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Lunding v. Walker

OPINION FILED NOVEMBER 15, 1976.

FRANKLIN J. LUNDING, JR., APPELLEE,

v.

DANIEL WALKER, GOVERNOR, APPELLANT.



Appeal from the Circuit Court of Cook County; the Hon. Nathan M. Cohen, Judge, presiding.

MR. JUSTICE RYAN DELIVERED THE OPINION OF THE COURT:

Rehearing denied January 28, 1977.

In May, 1975, plaintiff was notified by letter from the Governor that he was being "removed as a member of the State Board of Elections for `neglect of duty.'" The neglect of duty involved plaintiff's failure to file the financial disclosure statement required by Executive Order No. 4-73. Plaintiff sued in the circuit court of Cook County to restrain the Governor from any further action implementing the removal. A temporary injunction was entered prohibiting the Governor or his agents from interfering with plaintiff's performance of his duties as a member of the Board. Defendant appealed from this interlocutory order under Rule 307 (58 Ill.2d R. 307), and we allowed defendant's petition under Rule 302(b) to transfer that appeal here.

This case requires a determination of the extent of the Governor's power to remove appointed executive officers. Specifically, the issues may be summarized as: (1) Does the removal power of the Governor as set forth in article V, section 10, of the 1970 Illinois Constitution extend to members of the State Board of Elections, and (2) may that power be exercised summarily and without judicial review? We hold that in this particular instance, because of the unique character of the office held by plaintiff, the Governor could only remove plaintiff for cause. Further, we hold that the determination of the adequacy of the cause for removal is, in this case, judicially reviewable. Consequently, we affirm the issuance of the temporary injunction.

Section 10 of article V of the 1970 Illinois Constitution provides:

"The Governor may remove for incompetence, neglect of duty, or malfeasance in office any officer who may be appointed by the Governor."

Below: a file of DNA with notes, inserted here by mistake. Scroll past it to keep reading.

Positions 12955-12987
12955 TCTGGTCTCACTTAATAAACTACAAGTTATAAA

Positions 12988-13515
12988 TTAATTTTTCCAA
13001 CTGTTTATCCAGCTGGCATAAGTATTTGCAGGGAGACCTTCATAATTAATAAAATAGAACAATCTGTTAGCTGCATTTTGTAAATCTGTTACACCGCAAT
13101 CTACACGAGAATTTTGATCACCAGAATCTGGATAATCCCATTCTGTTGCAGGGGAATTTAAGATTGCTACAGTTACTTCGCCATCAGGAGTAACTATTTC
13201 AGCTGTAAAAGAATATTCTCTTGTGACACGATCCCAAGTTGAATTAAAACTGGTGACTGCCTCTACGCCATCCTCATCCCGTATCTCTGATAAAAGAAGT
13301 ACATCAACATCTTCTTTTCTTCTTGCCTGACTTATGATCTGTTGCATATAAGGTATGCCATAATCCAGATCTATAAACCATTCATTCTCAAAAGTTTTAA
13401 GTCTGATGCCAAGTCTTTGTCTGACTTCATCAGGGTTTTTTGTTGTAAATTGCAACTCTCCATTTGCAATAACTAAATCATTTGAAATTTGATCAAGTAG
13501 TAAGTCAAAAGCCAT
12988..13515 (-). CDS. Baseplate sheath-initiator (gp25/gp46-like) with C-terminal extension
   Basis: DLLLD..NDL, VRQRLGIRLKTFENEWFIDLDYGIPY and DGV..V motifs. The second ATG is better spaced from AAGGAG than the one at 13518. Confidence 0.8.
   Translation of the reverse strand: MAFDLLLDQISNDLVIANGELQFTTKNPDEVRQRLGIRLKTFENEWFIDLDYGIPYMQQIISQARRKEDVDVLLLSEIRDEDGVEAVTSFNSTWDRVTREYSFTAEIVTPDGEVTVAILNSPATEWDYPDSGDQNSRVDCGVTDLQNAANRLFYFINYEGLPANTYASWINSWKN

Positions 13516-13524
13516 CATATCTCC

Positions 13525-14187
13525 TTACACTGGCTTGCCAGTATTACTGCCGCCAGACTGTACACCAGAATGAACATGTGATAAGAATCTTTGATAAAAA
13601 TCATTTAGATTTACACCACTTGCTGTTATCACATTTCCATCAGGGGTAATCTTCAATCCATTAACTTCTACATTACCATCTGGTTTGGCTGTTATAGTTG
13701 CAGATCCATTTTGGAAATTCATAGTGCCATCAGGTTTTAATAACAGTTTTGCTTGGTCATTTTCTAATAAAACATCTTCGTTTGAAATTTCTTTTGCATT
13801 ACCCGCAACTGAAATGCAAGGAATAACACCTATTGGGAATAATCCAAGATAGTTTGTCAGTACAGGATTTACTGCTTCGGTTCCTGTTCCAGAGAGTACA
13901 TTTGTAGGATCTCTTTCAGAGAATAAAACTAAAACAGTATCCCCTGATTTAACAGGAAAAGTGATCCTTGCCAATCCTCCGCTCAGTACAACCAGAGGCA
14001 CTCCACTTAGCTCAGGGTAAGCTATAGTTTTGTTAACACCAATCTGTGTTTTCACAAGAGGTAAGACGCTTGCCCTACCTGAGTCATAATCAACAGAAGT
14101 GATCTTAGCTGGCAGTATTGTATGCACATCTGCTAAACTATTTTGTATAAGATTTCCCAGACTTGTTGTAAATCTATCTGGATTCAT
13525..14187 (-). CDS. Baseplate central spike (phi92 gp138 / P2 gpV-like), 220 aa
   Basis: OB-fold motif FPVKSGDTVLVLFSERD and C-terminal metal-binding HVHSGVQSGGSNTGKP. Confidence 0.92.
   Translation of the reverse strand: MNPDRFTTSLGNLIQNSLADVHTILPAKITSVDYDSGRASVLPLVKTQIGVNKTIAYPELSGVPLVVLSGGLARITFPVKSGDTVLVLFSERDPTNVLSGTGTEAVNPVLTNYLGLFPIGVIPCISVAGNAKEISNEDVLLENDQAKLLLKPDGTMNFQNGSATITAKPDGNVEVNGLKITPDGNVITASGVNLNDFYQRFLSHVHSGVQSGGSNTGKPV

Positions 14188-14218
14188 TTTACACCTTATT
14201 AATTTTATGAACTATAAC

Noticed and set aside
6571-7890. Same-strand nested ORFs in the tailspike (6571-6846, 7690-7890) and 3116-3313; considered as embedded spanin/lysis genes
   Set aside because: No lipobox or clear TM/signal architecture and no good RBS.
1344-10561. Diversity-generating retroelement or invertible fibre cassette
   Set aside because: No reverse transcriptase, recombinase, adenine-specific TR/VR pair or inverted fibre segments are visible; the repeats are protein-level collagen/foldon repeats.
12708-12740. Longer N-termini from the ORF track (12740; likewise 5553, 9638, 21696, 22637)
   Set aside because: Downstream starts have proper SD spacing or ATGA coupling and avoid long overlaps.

This provision first appeared, in essentially its present form, as section 12 of article V of the 1870 Illinois Constitution. It had been incorporated into that constitution, partially at least, as a response to this court's decision in Field v. People ex rel. McClernand (1839), 3 Ill. 79. There it had been held that while the Governor could, with the advice and consent of the Senate, appoint a Secretary of State, he had no corresponding power to remove the Secretary from office. Thus, in explaining the proposed section on removals to the delegates to the 1870 constitutional convention, the chairman of the Committee on the Executive stated:

"Under the present Constitution the Governor may appoint a person to an important office, and when appointed he has no power whatever to remove him, though he may be incompetent. * * * The executive should have some power as well as responsibility, and he should have power enough, at least, to execute the laws; and if he is first to appoint men and be held responsible for his appointments, and then, in case they should prove failures, not have the power to remove then [sic], what ridiculous spectacle would be presented. This power of removal is for the benefit of the people and for their security, and not for the glory of the executive." G. Braden & R. Cohn, The Illinois Constitution: An Annotated and Comparative Analysis, 285-86, citing 1 Debates and Proceedings of the Constitutional Convention of the State of Illinois 748 (1870).

The removal provision was first construed in Wilcox v. People ex rel. Lipe (1878), 90 Ill. 186, in which members of the West Chicago Park Commissioners challenged their removal by the Governor. There this court said:

"The constitution is silent as to who shall ascertain the cause of removal or the mode of its ascertainment. It simply gives to the Governor the power to remove any officer whom he may appoint, in case of incompetency, etc. It follows, then, that it is with the Governor, who is to act in the matter, to determine, himself, whether the cause of removal exists, from the best lights he can get, and no mode of inquiry being prescribed for him to pursue, it rests with him to adopt that method of inquiry and ascertainment as to the charge involved which his judgment may suggest as the proper one, acting under his official responsibility, and it is not for the courts to dictate to him in what manner he shall proceed in the performance of his duty, his action not being subject to their revision." 90 Ill. 186, 205.